This helps to improve visibility ahead of you, making hazards like potholes or elevation changes stand out more clearly so you can avoid them.
If you’re running in a misty or foggy area, polarized lenses can help to sharpen your surroundings.
Mist often includes a glare, as light reflects off the water droplets in the air. Your polarized lenses help to reduce that glare and improve visibility in these conditions.
Great for Road Running
You’re more likely to struggle with glare when running on the road. This is because there are more objects for light to bounce off of, like cars, buildings, and puddles.
On the trail, there are much fewer objects to reflect light. You may experience glare from lakes or rivers, but you probably won’t come across cars or buildings!
Hard to Distinguish Depth of Surfaces
Although the increased contrast can show you when there’s an elevation change, it can be difficult to judge depth properly.
Knowing that there’s depth change is one thing, but being able to judge how deep you’re stepping is another.
Polarized lenses can cause some confusion in judging depth correctly. For this reason, they’re not really the best choice for trail running, where the ground is uneven and elevation changes are common.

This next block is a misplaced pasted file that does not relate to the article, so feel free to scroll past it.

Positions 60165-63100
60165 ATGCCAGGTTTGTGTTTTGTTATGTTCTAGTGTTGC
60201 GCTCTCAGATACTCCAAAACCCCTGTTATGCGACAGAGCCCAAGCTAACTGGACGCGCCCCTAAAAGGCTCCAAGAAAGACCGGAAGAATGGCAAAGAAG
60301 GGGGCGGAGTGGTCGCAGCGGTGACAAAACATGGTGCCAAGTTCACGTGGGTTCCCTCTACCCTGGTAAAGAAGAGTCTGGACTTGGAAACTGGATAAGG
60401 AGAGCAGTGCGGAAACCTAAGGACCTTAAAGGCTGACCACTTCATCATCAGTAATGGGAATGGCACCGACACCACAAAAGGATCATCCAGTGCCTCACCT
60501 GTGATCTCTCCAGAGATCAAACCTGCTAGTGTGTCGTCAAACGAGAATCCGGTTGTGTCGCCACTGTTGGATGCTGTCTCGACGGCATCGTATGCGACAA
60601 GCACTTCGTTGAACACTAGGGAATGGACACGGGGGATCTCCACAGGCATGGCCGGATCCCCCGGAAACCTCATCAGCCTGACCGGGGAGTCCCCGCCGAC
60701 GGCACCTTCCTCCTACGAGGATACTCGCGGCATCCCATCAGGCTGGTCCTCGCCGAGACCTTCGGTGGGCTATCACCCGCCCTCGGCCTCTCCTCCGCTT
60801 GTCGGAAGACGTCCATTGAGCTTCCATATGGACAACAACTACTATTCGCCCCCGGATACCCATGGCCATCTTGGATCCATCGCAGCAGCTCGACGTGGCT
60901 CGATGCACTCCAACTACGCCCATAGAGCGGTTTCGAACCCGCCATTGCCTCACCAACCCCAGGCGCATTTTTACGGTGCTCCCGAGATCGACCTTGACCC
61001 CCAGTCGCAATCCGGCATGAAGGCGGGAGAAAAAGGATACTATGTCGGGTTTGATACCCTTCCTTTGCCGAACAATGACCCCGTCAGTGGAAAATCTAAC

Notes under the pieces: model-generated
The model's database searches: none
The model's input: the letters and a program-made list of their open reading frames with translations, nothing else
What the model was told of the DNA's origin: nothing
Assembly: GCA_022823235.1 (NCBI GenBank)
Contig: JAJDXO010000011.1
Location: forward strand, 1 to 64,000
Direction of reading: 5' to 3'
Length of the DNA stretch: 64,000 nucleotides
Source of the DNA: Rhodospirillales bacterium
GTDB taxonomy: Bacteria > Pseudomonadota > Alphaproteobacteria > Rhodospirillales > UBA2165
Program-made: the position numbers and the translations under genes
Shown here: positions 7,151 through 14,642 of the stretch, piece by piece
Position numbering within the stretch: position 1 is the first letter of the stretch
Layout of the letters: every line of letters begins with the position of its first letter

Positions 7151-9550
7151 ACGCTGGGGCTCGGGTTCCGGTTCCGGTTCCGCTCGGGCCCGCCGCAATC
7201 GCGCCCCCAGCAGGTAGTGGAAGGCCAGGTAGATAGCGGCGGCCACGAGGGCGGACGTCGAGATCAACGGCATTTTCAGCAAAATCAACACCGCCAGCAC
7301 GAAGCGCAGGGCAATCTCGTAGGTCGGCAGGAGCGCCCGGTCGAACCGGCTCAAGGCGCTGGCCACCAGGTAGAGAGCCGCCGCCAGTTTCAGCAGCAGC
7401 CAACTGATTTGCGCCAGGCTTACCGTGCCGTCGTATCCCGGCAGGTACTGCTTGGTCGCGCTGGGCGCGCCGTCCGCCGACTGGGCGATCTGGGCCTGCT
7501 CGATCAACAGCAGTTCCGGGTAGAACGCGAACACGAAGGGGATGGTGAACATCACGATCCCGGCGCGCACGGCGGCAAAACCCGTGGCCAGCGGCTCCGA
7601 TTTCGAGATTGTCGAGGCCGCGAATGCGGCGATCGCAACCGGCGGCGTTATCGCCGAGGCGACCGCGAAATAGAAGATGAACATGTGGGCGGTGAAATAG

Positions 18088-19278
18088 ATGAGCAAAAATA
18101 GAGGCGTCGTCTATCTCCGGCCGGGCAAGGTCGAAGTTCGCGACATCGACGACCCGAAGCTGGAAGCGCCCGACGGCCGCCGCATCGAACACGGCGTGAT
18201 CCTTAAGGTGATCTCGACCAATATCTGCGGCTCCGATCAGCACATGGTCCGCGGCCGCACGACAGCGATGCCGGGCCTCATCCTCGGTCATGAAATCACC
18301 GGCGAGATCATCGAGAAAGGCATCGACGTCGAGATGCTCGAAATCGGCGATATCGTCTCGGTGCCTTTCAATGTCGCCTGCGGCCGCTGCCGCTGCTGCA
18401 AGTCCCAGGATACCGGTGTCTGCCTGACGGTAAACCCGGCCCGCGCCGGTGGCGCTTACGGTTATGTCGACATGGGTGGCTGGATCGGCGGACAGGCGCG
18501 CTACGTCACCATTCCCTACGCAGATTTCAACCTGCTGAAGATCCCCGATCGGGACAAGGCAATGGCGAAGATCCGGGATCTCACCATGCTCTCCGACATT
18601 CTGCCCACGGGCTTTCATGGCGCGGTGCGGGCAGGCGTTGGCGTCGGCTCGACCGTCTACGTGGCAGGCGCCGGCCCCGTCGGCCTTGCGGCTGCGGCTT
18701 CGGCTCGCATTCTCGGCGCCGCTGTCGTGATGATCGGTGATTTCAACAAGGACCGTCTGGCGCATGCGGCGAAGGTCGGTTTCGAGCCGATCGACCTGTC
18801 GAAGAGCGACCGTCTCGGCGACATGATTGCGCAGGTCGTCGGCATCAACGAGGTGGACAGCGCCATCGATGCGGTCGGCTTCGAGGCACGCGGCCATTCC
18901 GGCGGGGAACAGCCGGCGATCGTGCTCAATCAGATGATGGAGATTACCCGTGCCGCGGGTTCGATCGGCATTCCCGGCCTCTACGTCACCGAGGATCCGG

This is probably the biggest factor that deters people from buying polarized lenses. They are noticeably more expensive than others, but it’s because their lenses are of higher quality than regular sunglasses.
Difficulty Viewing LCD Screens
Chances are you won’t be checking your phone while you’re running, but if you’re planning on wearing polarized sunglasses while you’re out casually, it could be.
The chemical layer on polarized sunglasses makes it harder to see the light coming off of phone screens, televisions, GPS devices, and other screens.
Distorted Vision in Specific Environments
In some cases, you may find that your vision becomes distorted when looking through windows or car windshields.
This is because of strange patterns in the glass that develop during the glass tempering process, that you don’t notice with the naked eye.
When wearing a polarized lens, it becomes more apparent due to the way light reflects through the glass.
Polarization Can Wear Off
Polarization is essentially a layer on the surface of the lens. With wear, it can wear off and leave you with a half-polarized pair of sunglasses, or eventually, with a regular pair that doesn’t block glare.
If you treat your sunglasses well and take good care of them, you should find that the polarized layer lasts a long time.
UV Protection Not Guaranteed
Don’t assume that polarized sunglasses come with built-in UV protection. Not all of them do, so you will still need to double-check before buying so you don’t accidentally get a pair without protection.
Do Runners Need Polarized Sunglasses?
Polarized sunglasses are not absolutely necessary for runners. In fact, they may do more harm than good if you run on trails.
However, they can be very helpful for runners whose routes take them past bodies of water or who run in urban areas where car and building windows are plentiful.
What Is PRIZM?
PRIZM is a technology developed by sunglasses brand Oakley. The word is often used interchangeably with polarized lenses, but the two are actually different technologies.